Media leaders on ‘adlergic’ audiences, an ad-free CBC and new revenue streams
Media execs from CBC, Corus and Bell on the challenges they face for ad dollars.
When a panel of Canada’s top media executives gathered Thursday to discuss industry issues, the conversation inevitably turned to the changing world of online and TV advertising, and the role new players have in the system.
While OTT platforms certainly present serious competition for eyeballs and are forcing traditional broadcasters to invest more in content, Heather Conway, EVP of English Services at CBC added SVODs are also conditioning audiences to be “adlergic.” The comments were made during the media leaders panel at the Banff World Media Festival’s Connect TO event at the Glenn Gould Studio in Toronto
“We are training the audience through the OTT experience to have a low tolerance for advertising,” she said.
She added that the issue facing broadcasters isn’t TV dollars being replaced by “digital dimes,” it’s that there are so many competitors in the digital space.
“When you’re buying display video on digital you’re paying the same CPMs as you are for TV now. The big challenge is most of that inventory still gets eaten up by YouTube, by Facebook ads, Facebook video. Your competitors are now moving into that lucrative space in digital that is video and we’re all limited because the inventory that [we] can make available is not as great as the others have,” she said.
Fewer ad dollars means fewer dollars for content, she added. So with ad dollars harder to come by, broadcasters are looking for alternative sources of revenue.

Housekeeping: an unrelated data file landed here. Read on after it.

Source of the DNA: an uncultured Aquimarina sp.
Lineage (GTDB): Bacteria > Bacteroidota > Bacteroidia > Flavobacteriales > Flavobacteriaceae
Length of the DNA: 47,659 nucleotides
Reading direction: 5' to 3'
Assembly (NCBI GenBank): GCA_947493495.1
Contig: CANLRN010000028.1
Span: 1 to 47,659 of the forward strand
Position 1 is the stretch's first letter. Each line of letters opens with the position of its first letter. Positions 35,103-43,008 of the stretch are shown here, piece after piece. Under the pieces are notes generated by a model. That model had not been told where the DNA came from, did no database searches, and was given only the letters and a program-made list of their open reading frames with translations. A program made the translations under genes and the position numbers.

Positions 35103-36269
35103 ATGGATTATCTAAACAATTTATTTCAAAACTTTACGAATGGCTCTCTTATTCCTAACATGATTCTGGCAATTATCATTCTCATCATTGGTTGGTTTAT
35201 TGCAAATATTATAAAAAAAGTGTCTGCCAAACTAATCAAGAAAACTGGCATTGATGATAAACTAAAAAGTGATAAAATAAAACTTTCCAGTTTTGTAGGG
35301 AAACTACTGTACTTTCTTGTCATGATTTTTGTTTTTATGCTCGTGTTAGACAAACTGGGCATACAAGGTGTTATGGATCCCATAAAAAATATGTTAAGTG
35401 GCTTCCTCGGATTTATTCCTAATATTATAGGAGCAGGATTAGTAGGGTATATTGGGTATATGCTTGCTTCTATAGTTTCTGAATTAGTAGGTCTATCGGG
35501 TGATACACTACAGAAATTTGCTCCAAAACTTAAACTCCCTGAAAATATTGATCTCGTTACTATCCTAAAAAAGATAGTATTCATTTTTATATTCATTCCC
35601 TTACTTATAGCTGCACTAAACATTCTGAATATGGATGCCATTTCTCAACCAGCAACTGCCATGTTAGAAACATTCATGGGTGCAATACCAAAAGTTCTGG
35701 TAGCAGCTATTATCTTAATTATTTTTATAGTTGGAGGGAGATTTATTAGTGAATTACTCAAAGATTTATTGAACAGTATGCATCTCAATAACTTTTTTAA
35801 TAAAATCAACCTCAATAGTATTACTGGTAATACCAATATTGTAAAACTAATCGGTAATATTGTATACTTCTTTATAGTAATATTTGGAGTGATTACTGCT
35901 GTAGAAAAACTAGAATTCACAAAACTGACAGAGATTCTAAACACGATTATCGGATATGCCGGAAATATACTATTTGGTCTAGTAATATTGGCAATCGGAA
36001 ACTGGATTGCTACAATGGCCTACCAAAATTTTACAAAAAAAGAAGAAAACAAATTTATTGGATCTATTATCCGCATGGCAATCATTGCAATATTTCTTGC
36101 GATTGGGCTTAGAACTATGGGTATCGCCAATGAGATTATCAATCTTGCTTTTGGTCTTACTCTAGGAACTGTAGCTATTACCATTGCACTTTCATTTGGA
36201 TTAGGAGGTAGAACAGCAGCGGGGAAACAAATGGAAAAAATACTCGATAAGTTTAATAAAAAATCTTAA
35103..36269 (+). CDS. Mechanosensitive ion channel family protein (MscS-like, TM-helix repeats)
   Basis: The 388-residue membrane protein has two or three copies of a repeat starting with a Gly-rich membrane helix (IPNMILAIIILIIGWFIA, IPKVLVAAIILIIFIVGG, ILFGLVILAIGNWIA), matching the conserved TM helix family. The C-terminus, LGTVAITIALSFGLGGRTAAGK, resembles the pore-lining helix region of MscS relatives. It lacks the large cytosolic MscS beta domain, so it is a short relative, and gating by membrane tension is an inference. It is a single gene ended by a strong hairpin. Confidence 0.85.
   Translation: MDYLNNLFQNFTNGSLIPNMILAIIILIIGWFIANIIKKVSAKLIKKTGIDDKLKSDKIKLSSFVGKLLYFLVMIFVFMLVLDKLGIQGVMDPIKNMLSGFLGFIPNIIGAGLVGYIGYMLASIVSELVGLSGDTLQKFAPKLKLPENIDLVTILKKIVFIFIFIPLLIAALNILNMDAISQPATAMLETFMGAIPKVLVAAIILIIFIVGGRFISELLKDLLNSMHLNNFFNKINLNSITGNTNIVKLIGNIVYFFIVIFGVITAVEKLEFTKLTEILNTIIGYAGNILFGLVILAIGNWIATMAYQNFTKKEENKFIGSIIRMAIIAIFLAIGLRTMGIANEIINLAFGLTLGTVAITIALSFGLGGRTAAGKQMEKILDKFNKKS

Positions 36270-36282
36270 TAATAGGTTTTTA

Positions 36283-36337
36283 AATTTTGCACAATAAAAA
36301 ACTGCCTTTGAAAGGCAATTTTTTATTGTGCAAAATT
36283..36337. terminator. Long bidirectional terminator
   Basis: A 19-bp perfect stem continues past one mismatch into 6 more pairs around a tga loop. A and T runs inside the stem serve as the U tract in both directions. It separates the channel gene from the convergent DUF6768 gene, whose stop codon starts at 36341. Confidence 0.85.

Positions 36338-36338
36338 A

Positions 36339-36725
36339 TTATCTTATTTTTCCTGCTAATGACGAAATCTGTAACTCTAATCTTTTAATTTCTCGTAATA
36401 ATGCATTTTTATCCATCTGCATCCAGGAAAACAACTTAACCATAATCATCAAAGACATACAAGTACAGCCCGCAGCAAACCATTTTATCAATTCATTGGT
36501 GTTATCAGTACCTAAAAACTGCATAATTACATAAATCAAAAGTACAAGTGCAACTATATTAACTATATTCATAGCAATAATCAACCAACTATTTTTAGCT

He noted that Bell is working with broadcasters around the world to air the live theatre performance on television, in the same way that NBC aired its Grease and Hairspray live events on linear. In addition to signing broadcast partnerships for the theatre event, Bell also has the merchandising rights to the event – another added source of revenue.
While Lennox and Barb Williams, EVP and COO of Corus Entertainment explained the new ways in which their companies are working with partners to increase revenues, Conway took the time to remind the audience that CBC has submitted a proposal to Canadian Heritage to transition to an ad-free model.
“In as much as we do value our advertisers today, our model in the future is we would like to get out of [advertising],” she said.
To which Lennox replied, “We would like you to, too.”
Conway added that by going ad-free, the CBC could focus on its cultural mandate and at the same time give a boost to private broadcasters.
“The study that we commissioned from Nordicity does show that two-thirds of our ad revenue would migrate to two companies,” she said. “It would be helpful, I think, to have those funds, as we are all are struggling with the transitions that we’ve talked about. The public broadcaster doesn’t have to be in that space.”
From Playback Daily